“Hello doctor. My breath smells terrible. Is there a remedy for bad breath?” We suspect you would rather swim in a river full of piranhas than have this conversation with your doctor. There are a lot of people with medical problems that they find embarrassing to see a doctor about. Even to the point of avoiding getting medical help. But why is this exactly? And what health issues are considered the most embarrassing? It’s time to summarise.
What makes us nervous or scared to see a doctor?
There are many reasons why people avoid going to the doctor. Usually, it has to do with the medical problem itself. There are health issues, such as anal or genital problems, that most people would rather not discuss. Especially not with a ‘stranger’. But there are also other reasons for not seeking medical care:
- Some people are afraid the doctor won’t take them seriously. They wouldn’t want to interrupt the doctor’s busy schedule with insignificant problems like bad breath or sweaty feet.
- Fear of medical examinations is another reason why people would rather not see a doctor. They may experience anxiety over drawing blood or about the doctor running tests. Some people fear pain or are reluctant to undress in front of a doctor.
- Some people find it difficult to talk about their problems with a doctor without blushing or stammering. This fear can be a reason for delaying or forgoing visits to their doctor.
- It’s also possible that the problem has a more deeply rooted cause, such as a bad medical experience in the past. For people in this category, excessive feelings of fear, nervousness and anxiety flare up at the mere thought of a doctor, let alone actually having to visit one, so tend to avoid doctor’s visits altogether.
What health problems would we rather not discuss with a doctor?
People are often reluctant to talk about these issues in the doctor’s office:
- Sexual problems: such as loss of libido, erectile dysfunction or possible STDs. These problems are high on the list of ’embarrassing’ health problems. And that’s a shame, because they are usually treatable. What’s more, the earlier STDs are treated, the smaller the risk of any long-term problems.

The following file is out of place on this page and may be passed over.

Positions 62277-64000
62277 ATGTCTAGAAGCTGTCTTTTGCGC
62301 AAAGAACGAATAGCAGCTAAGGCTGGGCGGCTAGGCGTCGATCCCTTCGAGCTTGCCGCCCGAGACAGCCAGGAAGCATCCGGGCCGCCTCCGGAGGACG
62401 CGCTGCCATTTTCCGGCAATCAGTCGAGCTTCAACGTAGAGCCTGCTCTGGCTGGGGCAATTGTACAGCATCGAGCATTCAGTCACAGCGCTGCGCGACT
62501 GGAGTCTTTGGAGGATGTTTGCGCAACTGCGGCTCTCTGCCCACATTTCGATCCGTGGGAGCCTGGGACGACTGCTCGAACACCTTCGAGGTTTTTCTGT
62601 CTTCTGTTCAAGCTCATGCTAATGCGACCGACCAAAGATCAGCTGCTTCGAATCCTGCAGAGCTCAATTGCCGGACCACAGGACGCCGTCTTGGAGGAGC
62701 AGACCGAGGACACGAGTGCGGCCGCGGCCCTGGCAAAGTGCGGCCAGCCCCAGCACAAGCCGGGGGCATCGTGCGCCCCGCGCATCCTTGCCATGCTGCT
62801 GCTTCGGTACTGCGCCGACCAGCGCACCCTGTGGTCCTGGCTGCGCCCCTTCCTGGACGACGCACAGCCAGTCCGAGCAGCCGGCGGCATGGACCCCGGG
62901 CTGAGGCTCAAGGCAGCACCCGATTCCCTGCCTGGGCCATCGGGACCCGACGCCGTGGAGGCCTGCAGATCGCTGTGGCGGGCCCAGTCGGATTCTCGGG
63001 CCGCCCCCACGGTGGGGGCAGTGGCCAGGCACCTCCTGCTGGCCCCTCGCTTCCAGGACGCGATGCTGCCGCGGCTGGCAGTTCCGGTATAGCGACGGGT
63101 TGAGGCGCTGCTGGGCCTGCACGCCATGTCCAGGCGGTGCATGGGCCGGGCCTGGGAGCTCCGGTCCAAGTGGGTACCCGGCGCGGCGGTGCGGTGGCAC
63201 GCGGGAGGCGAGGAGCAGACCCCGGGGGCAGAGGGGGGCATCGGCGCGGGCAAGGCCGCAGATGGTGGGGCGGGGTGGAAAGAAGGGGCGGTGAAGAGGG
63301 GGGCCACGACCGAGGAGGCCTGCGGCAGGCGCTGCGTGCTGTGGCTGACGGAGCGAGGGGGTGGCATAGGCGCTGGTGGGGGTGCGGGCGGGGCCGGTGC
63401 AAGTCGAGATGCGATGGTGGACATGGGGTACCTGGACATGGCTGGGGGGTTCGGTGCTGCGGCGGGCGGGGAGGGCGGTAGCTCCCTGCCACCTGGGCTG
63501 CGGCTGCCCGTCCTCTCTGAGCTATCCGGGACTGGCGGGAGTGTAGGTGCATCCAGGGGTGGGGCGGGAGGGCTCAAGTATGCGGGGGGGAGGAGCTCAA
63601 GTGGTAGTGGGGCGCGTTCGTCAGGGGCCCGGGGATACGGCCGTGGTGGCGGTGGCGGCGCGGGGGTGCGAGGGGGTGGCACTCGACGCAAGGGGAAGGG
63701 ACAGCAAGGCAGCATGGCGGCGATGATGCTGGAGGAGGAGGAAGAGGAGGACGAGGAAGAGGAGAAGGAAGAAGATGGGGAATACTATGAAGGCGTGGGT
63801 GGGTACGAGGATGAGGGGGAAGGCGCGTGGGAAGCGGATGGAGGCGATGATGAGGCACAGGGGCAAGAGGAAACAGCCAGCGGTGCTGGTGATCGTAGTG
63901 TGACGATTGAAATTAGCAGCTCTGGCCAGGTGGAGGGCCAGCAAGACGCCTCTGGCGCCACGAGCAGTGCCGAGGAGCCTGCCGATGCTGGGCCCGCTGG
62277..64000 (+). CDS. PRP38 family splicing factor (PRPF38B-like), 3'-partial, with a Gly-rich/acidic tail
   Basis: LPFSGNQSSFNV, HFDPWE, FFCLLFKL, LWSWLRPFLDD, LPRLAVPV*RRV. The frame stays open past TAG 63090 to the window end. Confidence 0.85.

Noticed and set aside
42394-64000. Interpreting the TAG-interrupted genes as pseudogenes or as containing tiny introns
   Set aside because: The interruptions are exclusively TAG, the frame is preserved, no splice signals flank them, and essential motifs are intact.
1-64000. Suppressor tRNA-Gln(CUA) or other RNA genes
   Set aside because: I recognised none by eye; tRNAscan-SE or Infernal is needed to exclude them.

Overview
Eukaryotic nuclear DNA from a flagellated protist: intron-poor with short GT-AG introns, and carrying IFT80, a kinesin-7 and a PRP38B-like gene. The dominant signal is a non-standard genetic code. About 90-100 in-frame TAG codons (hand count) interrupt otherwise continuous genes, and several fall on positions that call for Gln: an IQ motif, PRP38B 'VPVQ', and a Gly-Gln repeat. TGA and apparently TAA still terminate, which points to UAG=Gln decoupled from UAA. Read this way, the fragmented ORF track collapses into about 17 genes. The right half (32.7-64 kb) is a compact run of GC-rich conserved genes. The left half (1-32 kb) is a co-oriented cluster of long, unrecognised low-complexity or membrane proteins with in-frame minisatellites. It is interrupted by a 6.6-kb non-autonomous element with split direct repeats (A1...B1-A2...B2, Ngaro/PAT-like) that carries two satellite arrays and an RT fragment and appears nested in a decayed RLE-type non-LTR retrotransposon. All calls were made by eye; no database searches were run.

- Bowel or rectal troubles: such as haemorrhoids, flatulence or constipation. Many problems can be avoided by eating fibre-rich foods. But make sure to drink plenty of fluids. Fibre draws water into the bowel, so you could get dehydrated if you don’t drink enough, which will make the problem worse. If you have persistent or severe side effects, or if you notice any concerning symptoms such as blood in your stool, you should make an appointment with your doctor.
- Urinary problems: such as urine leakage when sneezing or laughing. This type of incontinence is quite common and can be caused by weakened pelvic floor muscles or prostate problems. In most cases the problem is treatable. Therefore, it makes sense to see your doctor as soon as possible.
- Vaginal yeast infection: vaginal problems or still a taboo subject for many people. But it doesn’t have to be that way. Sometimes the problem clears up on its own, but in some cases it may be necessary to see a doctor.
Tips for visiting your GP
Don’t delay a visit to the doctor. Most health issues can be resolved. In some cases, delaying medical care can even put your health at risk. So how do you get through those embarrassing moments? Here are some tips!
- Look up the medical term for the health issue that you are reluctant to see your doctor about. Often, the medical terms are a lot less embarrassing, which makes it easier to talk about the problem. For example, the medical term for farting is ‘flatulence’. Bad breath is called ‘halitosis’. However, don’t pay too much mind to what you read online about medical conditions. You can find any symptom to fit any disease or condition, so it’s easy to blow a minor problem out of proportion.
- Remember that doctors don’t get embarrassed no matter what issue you bring to the table. For them, asymmetrical labia and smelly feet are just as normal as warts and headache.
- At the start of the consultation, acknowledge to the doctor that you have some difficulty talking about your health issue. This can help relieve some of your anxiety and give the doctor the opportunity to put you at ease.
Still dreading to see you doctor about a medical condition? Then perhaps an online doctor’s consultation is the solution for you. Consult a doctor via Dokteronline.com.
Lichamelijke klachten waarvoor mensen zich schamen (Physical complaints people are embarrassed about). (n.d.) Consulted on https://www.polikliniekdeblaak.nl/blog/lichamelijke-klachten-waarvoor-mensen-zich-schamen/
Schaamte bij de dokter (Shame at the doctor’s office). 2009(4). 164. Consulted on https://www.henw.org/artikelen/schaamte-bij-de-dokter
Niemandsverdriet, J. (2013). 7 klachten waarvoor we ons schamen: toch maar naar de huisarts (7 health issues that we are embarrassed about: why it’s better to see a doctor). Consulted on https://www.gezondheidsnet.nl/voeten/7-klachten-waarvoor-we-ons-schamen
Zwaag, M.v.d. (2019). Voor deze aandoeningen schamen we ons het meest bij de huisarts (The most embarrassing health issues that we dread talking about with our GP). Consulted on https://www.margriet.nl/fitengezond/gezondheid/aandoeningen-schamen-huisarts/